Flight delayed so blog about ICFA!
[Flight delayed by 2.5 hours. Lost the first version of this blog post by accident. Fortunately, everything up until now was much better.]
The International Conference on the Fantastic in the Arts (ICFA) was a great time. I met a lot of cool people, caught up with good friends and got interviewed for the Skiffy and Fanty podcast. Coincidentally, I’d mentioned on that podcast that I get tongue-tied when I have to speak to strangers (as opposed to friends or family) in Mandarin. Right before I started blog post version 2, a woman came up to me asking me if speak Mandarin (in Mandarin, of course). We had a short conversation where I could tell her not to worry she wasn’t missing her flight to Boston. The flight boarding right now at the gate was headed to NYC. Communication achieved! (Given that I do some translation from Chinese to English, you’d think I’d have less anxiety about this…)
ICFA was, on the whole, a relaxing time. I had great roommates. The conversations, panels, and readings were unfailingly interesting. The weather was amazing. The hotel has a pool which turns out to be integral to the conference. Lots of people spent lots of time by the pool. (I had the prerequisite pool-side daiquiri.) I’ll definitely go to ICFA again if I can manage it. (I will say that, being an academic conference, this is not the most affordable thing I can attend.)
Before I went, I wondered what people would wear, whether I should pack my full academic drag or whether I could get away with the T-shirt and jeans I wear at spec fic cons. The latter is no less a uniform than the former. However, for me, the latter is easier to pack (if only because I’ve had more practice).
For the most part, if anyone wore a suit, it was either in non-conservative colors or it was, for example, without a tie. If anyone wore a power skirt, it was with non-conservative shoes. Everyone was at least a click less formal than what might have been. Some people attended in jeans and T-shirts (including me for half the conference). A conference in Orlando in the middle of March can only be so formal, I guess. Certainly, the mood at the conference was relaxed and informal.
What was most interesting, though, was that ICFA shared the hotel with some sort of John Deere training session, not to mention ComplianceOrlando. The latter was composed of people in formal business wear. The former seemed to be composed solely of tall, physically substantial men wearing jeans, plaid shirts and green John Deere baseball caps. Now, I’m sure they weren’t all like that. That it looked that way has to be observation bias. Still, there were a lot of them. It was like being adjacent to a bear convention except that they probably weren’t bears. (A friend has one of those apps that allow bears to advertise their location and he said no bears in the hotel advertised. FWIW, whenever I went to the workout room, I saw some people from ICFA, but no John Deere people. This led to my roommates and I talking about muscly people at the con.)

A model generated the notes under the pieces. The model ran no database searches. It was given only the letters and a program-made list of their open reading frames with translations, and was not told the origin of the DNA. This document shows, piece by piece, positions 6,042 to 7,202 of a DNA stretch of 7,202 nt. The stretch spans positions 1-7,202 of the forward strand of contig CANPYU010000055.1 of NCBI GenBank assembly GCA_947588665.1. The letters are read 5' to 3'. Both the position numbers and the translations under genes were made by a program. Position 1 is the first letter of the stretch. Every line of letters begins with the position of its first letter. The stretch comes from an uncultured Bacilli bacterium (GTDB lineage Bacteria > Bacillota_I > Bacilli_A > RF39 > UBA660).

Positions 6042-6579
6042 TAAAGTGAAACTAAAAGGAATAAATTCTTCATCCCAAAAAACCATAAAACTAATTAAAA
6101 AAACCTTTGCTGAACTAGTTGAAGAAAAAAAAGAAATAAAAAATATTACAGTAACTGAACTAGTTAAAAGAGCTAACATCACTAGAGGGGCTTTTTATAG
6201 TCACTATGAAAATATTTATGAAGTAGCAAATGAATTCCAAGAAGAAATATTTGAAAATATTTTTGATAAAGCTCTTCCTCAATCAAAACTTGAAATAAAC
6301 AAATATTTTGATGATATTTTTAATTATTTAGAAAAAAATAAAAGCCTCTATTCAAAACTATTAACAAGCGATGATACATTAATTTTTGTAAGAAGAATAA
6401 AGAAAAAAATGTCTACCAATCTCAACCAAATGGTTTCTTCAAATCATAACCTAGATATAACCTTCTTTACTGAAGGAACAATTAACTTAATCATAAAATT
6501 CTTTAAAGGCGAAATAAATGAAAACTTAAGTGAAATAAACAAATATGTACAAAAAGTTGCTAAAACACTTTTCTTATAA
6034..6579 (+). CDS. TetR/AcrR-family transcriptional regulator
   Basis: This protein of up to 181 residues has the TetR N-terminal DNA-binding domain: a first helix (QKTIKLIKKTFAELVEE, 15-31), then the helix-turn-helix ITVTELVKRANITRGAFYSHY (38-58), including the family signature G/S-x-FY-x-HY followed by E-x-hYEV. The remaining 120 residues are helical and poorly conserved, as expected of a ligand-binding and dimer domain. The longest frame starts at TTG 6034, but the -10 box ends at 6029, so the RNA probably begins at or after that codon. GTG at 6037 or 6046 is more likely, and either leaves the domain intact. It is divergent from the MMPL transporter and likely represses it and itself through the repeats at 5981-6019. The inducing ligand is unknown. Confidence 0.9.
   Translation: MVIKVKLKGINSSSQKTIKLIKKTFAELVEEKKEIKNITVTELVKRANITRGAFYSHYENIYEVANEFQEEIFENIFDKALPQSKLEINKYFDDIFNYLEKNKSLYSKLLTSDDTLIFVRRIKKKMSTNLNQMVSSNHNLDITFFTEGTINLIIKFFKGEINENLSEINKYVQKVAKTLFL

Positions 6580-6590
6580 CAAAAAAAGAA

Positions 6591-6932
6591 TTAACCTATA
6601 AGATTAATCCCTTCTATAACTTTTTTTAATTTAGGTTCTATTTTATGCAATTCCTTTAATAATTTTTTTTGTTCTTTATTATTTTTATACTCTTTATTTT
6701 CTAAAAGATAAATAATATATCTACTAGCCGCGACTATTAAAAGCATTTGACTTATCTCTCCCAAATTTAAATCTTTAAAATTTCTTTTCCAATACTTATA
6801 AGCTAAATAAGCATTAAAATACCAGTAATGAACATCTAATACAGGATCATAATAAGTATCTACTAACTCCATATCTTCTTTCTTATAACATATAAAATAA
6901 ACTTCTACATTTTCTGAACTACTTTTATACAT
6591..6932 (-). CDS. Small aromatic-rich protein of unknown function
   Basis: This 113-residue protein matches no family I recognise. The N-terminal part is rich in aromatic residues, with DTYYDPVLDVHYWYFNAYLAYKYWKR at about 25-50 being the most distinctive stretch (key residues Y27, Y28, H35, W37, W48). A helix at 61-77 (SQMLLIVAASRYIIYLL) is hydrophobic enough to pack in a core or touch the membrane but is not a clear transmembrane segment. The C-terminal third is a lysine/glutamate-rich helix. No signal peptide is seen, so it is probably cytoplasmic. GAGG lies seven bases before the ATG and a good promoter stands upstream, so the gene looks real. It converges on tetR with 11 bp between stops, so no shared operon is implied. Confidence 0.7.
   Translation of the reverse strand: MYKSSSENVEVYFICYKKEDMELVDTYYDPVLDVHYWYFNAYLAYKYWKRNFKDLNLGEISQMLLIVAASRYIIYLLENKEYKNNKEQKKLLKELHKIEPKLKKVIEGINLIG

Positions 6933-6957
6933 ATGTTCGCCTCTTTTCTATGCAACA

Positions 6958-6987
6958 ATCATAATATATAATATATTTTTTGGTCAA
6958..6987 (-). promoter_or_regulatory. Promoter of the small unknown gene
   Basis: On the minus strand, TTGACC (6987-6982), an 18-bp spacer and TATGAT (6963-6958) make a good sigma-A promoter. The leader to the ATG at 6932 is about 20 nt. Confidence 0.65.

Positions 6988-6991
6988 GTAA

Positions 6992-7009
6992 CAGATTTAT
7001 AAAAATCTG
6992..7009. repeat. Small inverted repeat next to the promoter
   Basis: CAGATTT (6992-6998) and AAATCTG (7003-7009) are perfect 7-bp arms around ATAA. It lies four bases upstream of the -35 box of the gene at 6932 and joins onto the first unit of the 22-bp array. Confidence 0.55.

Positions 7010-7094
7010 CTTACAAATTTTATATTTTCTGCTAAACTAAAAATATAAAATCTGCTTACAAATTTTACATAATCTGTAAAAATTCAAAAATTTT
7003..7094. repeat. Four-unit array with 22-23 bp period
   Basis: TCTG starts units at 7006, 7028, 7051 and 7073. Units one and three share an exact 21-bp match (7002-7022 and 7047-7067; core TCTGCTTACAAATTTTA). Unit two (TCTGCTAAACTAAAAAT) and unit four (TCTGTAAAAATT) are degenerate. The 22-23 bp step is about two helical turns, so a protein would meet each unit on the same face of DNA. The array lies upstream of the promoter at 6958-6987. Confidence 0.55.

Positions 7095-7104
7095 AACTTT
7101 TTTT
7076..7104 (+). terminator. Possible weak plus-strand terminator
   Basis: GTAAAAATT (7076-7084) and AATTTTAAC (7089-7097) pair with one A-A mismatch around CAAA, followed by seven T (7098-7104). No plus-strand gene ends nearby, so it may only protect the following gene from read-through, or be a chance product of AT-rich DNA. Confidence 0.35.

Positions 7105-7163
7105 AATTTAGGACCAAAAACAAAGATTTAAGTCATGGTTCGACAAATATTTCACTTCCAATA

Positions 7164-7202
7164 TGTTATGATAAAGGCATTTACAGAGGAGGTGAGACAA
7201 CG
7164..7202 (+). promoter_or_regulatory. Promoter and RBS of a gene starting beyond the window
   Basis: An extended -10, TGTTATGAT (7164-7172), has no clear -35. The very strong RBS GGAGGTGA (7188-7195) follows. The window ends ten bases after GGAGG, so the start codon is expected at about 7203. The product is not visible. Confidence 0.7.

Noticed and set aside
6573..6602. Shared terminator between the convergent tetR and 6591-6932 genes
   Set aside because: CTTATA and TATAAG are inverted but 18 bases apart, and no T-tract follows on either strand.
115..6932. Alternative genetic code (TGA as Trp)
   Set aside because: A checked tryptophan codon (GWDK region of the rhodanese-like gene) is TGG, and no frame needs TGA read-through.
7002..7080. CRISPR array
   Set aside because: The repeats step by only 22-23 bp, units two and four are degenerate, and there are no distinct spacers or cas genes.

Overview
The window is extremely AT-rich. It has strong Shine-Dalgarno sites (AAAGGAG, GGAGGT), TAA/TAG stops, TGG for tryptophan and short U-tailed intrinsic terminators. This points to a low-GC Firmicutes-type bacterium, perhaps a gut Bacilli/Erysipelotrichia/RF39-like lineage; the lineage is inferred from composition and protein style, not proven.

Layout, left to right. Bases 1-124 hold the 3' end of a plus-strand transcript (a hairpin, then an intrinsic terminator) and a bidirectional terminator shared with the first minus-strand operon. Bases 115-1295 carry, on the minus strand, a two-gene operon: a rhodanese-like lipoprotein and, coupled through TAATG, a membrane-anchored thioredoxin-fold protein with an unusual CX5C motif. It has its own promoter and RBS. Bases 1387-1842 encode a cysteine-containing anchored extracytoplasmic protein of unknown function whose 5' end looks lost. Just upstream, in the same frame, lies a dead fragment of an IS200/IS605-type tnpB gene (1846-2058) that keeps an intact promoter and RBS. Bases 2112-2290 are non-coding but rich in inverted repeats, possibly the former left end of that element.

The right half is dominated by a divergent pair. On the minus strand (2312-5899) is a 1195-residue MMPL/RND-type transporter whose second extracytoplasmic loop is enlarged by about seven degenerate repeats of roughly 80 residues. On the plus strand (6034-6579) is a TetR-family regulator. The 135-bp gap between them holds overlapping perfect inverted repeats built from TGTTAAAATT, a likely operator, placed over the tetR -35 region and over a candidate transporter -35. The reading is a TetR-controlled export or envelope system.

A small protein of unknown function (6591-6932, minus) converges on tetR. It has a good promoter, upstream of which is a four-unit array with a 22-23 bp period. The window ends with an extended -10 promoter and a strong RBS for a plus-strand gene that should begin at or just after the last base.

What you wore pretty much cued why you were at the hotel. I guess that’s not a surprise but I thought it was interesting. It’s one thing to see Fandom cuing itself by dress. I hadn’t expected it from the folks going to the John Deere function. There was also some amount of people on either group puzzling over the people in the other group. (Certainly, I was until I realized there was a John Deere thing going on at the same time as ICFA.) Some of that puzzling had to do with gender performance with one side pointing out the cans of Bud Light and the other side looking askance at the nail polish. (I feel this is a good time to point out that there is no One Right Way to performance any gender. You should rock whatever you want to rock. That said, it would have been neat to see one of the more bearish ICFA attendees rock the plaid shirt with jeans and one of the John Deere attendees rock the nail polish.)
After all this observation of people in the hotel, it’s only fair to talk about how I present. I’m wearing slacks and a T-shirt. Friends of mine and I were walking back to the hotel from dinner at a steakhouse. A married couple also attending the conference joined us because, duh, we’re all going the same place. They’re interesting people. We talked about what their day jobs and when we reached the hotel, I extended my hand and wished them a good night. The man responded with “Whoa, you’re much buffer than you look!”
I didn’t respond because, frankly, even now, I’m not sure what I’m supposed to make of that. Friend A joked about how the man should see me when I’m wearing a tight T-shirt. (For the record, no. Just no.) Friend B, hearing this, was all “Dude, represent!” Meanwhile, the man stared at me, squinting slightly as though that would allow him to make out the “muscles” hidden by my T-shirt.
The moment passed as quickly as it came. We shook hands, wished each other good night and life went on. However, I’m still wondering how extending my hand to him caused that reaction. I.e., what changed that caused him to see me differently. (Lest anyone get any false impressions, I don’t think “you’re much buffer than you look” means “buff.” Also, I find this a little funny since I’m short and small-framed. Most men dwarf me.) If I’d somehow managed some feat of strength, then maybe I could see someone saying “stronger than you look” (also not true). However, if possible, I squeeze only as hard as I am squeezed for handshakes which, in this case, was not very hard.
Anyway, considering I spent much of this con observing how other people present, it’s not surprising that other people observed how I present. If anything, I wish the observation made more sense.